You do not have to please everyone, especially if other people may try to convince you to participate. Attending every event may seem overwhelming, so it is important to take a moment to consider your feelings and decide what is best for you.
Self-care is extremely important when coping with grief, which is why you need to make time to rest and enjoy the things that are important to you. Take the day off, say no to an event with family members if it is best for your mental health.
Typically, the anticipation of how difficult something may be will seem worse than the actual event itself. While, Thanksgiving dinner may only be a short two hours, you could easily spend three weeks dreading it. To avoid extending your anguish, it is important to create a plan for how you will get through the holidays.
Find a Way to Honor the Memories You Had of Your Loved One
Create a unique or special way to honor the memory of the person you have lost. Whether you decide to eat your loved one’s favorite food or light a candle every night, honoring your loved one can serve as a tangible reminder that despite your loved one being gone, the love never goes away.
Allow Yourself Time to Process Your Feelings and Emotions
We may feel a wide variety of emotions during the holidays. You might feel guilt, joy, and sadness all within a matter of minutes. Allow yourself to feel those emotions without thinking you should be happy or laughing, or judging yourself.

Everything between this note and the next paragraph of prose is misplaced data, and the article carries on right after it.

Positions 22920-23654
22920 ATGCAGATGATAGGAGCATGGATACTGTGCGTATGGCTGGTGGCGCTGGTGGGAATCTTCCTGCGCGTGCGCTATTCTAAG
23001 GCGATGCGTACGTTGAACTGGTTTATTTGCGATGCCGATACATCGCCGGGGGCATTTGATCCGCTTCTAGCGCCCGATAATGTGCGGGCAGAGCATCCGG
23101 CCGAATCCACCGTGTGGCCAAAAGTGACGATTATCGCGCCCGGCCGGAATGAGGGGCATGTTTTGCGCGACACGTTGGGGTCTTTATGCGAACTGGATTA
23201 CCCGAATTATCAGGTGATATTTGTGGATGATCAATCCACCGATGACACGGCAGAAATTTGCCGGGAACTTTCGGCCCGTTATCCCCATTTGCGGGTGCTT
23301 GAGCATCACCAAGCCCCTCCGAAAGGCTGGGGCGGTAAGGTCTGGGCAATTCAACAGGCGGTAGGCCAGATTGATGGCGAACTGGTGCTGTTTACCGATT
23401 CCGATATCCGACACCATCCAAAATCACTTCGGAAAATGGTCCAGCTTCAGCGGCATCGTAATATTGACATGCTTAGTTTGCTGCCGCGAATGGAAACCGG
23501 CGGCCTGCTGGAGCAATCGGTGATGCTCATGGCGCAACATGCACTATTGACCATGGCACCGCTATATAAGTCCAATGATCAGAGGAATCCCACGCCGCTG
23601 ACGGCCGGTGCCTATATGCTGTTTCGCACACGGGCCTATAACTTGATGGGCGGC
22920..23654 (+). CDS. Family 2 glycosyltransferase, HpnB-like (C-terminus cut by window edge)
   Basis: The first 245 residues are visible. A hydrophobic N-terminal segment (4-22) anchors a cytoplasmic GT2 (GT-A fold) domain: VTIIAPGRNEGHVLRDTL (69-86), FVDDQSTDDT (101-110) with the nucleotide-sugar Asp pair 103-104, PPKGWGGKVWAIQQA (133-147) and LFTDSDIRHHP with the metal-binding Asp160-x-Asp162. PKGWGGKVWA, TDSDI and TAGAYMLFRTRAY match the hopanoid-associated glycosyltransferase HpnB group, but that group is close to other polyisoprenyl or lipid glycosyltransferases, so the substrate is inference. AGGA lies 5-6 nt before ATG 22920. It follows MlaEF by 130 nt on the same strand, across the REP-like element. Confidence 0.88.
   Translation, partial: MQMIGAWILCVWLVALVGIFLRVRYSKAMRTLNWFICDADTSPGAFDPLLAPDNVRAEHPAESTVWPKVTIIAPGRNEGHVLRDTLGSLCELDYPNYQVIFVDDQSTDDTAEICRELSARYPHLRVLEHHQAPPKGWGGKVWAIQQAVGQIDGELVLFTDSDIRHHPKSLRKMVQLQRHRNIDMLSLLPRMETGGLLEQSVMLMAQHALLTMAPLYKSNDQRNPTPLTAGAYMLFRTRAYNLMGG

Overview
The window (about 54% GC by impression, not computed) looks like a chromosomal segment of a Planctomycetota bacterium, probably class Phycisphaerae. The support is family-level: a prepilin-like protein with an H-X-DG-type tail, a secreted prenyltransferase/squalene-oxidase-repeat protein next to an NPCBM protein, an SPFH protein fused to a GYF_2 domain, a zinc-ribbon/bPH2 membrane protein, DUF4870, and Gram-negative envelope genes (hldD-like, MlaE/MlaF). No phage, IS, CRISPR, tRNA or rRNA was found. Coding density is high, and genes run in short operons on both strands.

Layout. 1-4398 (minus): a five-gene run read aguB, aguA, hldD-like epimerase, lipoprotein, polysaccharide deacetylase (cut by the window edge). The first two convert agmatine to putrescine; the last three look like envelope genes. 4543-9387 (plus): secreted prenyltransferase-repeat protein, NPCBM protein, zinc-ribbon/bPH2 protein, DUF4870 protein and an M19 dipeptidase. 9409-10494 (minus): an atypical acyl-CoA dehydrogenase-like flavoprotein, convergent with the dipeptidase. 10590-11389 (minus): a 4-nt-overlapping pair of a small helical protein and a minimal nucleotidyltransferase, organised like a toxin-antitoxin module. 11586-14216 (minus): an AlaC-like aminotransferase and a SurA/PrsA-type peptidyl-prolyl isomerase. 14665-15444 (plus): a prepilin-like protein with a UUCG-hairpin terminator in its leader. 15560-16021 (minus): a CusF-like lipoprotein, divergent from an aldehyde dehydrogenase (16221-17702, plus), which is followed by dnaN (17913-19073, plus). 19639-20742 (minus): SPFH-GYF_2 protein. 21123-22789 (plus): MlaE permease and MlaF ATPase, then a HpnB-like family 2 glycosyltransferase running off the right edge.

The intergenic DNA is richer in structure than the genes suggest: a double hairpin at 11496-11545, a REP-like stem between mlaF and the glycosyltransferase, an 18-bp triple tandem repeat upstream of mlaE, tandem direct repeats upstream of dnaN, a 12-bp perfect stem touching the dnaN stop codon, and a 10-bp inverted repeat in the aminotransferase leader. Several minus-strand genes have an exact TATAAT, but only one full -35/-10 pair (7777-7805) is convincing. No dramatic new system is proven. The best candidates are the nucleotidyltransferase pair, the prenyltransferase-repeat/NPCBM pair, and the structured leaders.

Do’s and Don’ts
- Do be gentle with yourself and protect yourself.
- Do allow time for the feelings.
- Do allow others to help. We all need help at certain times in our lives.
- Do, in grief, pay extra attention to the children. Children are too often the forgotten grievers.
- Don’t do more than you want, and don’t do anything that does not serve your soul and your loss.
- Don’t keep feelings bottled up. If you have 500 tears to cry don’t stop at 250.
- Don’t ask if you can help or should help a friend in grief. Just help. Find ways; invite them to group events or just out for coffee.
Everyday can seem difficult when you are grieving, but certain special days may seem harder to cope. Thanksgiving and Christmas may be the most difficult time for grieving a loved one.
This is typically a time when you get to see family and friends. Just because the holidays are here does not mean that you cannot enjoy yourself, it will just be different.
Ways to remember your Loved One
Finding ways to remember your loved one during the holidays gives everyone permission to acknowledge the loss and provides a way to continue the relationship with the loved one. Some ideas include:
- set a place at the table or place flowers or a special object
- volunteer somewhere in their memory
- make a donation in their memory
- share stories of the loved one around the table or during a gathering
- create a memory book or box with your children
- light a candle for the loved one
- read a poem or story in honor of the person